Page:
Leyland woman highlights the illness that made her faint daily with Bamber Bridge party
A Leyland woman has thrown a fund-raising party to raise awareness of the condition that made her faint up to six times a day.
Beth Joyce (27), who suffers from postural orthostatic tachycardia syndrome, hosted Par-Tea For PoTS at Valley Coffee in Fourfields, Bamber Bridge, this afternoon.
The event has been organised to highlight the condition that left her depressed and housebound as well as raising money for charity PoTS UK. It also marks the first official PoTS Awareness Day.
Sufferers of the illness experience an abnormal and prolonged increase in heart rate after standing up. It is often found in those with an autoimmune condition (occurring when the immune system attacks healthy cells), follows a virus like glandular fever or sometimes presents in pregnancy.
Symptoms occur when the body is unable to adjust to gravity, and include fatigue, light-headedness, heart palpitations, sweating, nausea, fainting and headaches.
Beth, a supervisor at Valley Coffee, said: "I couldn't be happier with how the event has turned out - I've not been able to stop smiling!
"The turnout has been brilliant! People have been asking lots of questions and talking to the trustees of PoTS UK, who came to visit.
"We weren't expecting this volume of people but it's been amazing. I feel overwhelmed by the support for PoTS."
Guests enjoyed delicious afternoon tea while being entertained by singers Lydia Parkinson and Melisa Baydomir. They also played games like Guess the Number of Sweets.
Beth developed PoTS after being struck down with pneumonia while working in Corfu when she was 19-years-old.
When she returned home, her life came to a standstill when she began to develop daily headaches, heart palpitations, brain fog and uncontrollable dizziness. Her diagnosis came after she began to faint without warning, sometimes as often as six times a day, leaving her with injuries like fractures, bruises and black eyes.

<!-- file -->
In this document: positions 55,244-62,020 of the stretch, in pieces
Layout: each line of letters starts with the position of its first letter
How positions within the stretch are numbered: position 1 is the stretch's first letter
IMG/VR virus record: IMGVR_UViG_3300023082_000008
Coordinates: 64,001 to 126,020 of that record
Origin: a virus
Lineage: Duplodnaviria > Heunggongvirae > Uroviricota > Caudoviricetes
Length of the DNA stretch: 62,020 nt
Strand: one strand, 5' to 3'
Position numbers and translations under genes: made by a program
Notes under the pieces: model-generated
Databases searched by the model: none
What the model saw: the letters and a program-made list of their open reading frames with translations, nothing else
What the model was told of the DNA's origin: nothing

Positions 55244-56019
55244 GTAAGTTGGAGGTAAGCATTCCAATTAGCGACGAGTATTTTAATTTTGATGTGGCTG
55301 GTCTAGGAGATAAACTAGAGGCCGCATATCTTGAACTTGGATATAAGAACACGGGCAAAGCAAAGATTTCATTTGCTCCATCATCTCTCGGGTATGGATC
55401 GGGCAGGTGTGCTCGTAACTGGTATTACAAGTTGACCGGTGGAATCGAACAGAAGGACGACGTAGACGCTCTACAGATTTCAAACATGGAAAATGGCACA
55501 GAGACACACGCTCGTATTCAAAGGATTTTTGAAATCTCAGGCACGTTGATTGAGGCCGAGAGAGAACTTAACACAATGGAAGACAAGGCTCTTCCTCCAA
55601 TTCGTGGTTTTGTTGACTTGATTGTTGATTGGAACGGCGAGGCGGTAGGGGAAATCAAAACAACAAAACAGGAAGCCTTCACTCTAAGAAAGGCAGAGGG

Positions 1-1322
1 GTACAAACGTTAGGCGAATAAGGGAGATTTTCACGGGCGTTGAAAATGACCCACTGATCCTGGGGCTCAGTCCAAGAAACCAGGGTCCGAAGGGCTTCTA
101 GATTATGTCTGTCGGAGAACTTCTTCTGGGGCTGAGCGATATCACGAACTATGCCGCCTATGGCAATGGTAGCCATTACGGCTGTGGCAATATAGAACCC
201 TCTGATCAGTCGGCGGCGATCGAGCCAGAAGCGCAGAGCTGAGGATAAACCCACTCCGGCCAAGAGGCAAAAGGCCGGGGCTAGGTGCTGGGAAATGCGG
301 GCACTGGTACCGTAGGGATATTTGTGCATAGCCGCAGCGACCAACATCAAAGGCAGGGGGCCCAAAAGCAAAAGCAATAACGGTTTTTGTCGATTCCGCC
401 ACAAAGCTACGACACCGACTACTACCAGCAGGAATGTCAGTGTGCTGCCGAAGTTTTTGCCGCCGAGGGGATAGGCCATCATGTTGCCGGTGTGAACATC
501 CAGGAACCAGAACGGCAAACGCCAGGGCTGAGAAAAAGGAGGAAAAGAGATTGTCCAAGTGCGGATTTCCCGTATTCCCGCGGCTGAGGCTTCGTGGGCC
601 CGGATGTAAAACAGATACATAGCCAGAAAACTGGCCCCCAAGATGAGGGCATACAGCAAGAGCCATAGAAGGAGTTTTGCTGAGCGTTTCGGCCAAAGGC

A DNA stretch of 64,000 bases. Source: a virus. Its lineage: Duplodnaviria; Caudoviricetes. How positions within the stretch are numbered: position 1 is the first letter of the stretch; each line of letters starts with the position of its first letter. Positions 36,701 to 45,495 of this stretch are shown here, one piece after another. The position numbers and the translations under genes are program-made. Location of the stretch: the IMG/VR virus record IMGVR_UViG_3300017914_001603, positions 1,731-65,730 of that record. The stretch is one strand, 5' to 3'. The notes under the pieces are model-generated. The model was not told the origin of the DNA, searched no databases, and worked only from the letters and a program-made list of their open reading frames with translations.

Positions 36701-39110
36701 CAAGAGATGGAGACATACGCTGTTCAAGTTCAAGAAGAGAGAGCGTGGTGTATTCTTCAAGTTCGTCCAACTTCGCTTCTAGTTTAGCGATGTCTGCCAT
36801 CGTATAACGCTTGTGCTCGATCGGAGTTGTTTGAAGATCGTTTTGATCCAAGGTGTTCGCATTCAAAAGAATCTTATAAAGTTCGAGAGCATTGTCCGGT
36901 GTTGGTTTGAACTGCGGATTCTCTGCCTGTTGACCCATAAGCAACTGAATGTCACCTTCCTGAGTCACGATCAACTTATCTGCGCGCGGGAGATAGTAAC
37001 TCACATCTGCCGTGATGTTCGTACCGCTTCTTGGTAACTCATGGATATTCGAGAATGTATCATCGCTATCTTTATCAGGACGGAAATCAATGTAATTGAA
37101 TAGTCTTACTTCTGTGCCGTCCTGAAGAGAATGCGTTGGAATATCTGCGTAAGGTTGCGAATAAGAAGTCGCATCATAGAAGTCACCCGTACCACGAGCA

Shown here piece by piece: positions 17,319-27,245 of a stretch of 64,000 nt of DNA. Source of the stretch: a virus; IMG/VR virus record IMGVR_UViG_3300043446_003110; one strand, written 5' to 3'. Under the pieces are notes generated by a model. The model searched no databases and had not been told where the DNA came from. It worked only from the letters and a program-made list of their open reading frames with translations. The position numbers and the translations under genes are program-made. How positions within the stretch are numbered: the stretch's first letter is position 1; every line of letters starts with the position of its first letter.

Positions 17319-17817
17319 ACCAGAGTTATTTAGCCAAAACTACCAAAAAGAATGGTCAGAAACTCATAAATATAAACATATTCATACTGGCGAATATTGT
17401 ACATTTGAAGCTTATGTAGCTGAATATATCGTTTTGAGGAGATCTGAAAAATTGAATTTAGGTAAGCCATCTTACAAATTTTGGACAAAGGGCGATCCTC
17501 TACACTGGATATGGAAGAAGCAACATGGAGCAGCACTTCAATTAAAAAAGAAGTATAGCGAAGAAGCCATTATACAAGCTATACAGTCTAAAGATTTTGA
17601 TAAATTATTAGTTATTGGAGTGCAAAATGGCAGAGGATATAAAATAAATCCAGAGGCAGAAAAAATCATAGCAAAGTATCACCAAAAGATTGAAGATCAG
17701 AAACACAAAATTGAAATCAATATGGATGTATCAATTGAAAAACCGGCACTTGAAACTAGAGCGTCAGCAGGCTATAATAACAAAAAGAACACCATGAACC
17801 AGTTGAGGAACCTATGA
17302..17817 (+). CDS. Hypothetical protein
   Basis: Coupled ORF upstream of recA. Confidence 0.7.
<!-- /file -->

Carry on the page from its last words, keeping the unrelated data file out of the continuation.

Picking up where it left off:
She then became house-bound and depressed as she was scared of fainting and ultimately cut herself off from friends and missed numerous university classes.
Despite this, her journey towards diagnosis was fraught with rejections from GPs, who put her symptoms down to tiredness and her age. But she persisted, and an answer came when she saw a specialist and endured gruelling tests at the hospital.
She now takes seven daily medications and still experiences some symptoms. But despite her troubles, Beth was determined to finish her education and ultimately triumphed over her self-doubts by graduating from university.
Dr Lesley Kavi, chairperson of PoTS UK, said Beth's struggles to obtain a diagnosis is all too common. She said local services are failing patients because of a lack of understanding about the condition.
Dr Kavi is part of a team campaigning to put PoTS on the medical map. The charity wants GPs to be trained to help sufferers locally and is losing its fight with both the Government and NHS to alternatively provide national PoTS services.
She said: "Beth's event has been really exciting and I think it's got people buzzing on the internet.
"There are only pockets of medical support and the North-West has been under-served but this event has even helped connect people who couldn't attend and given them a bit of hope that people are willing to learn more about the condition."
For more information about the condition or to make a donation to the charity, please visit www.potsuk.org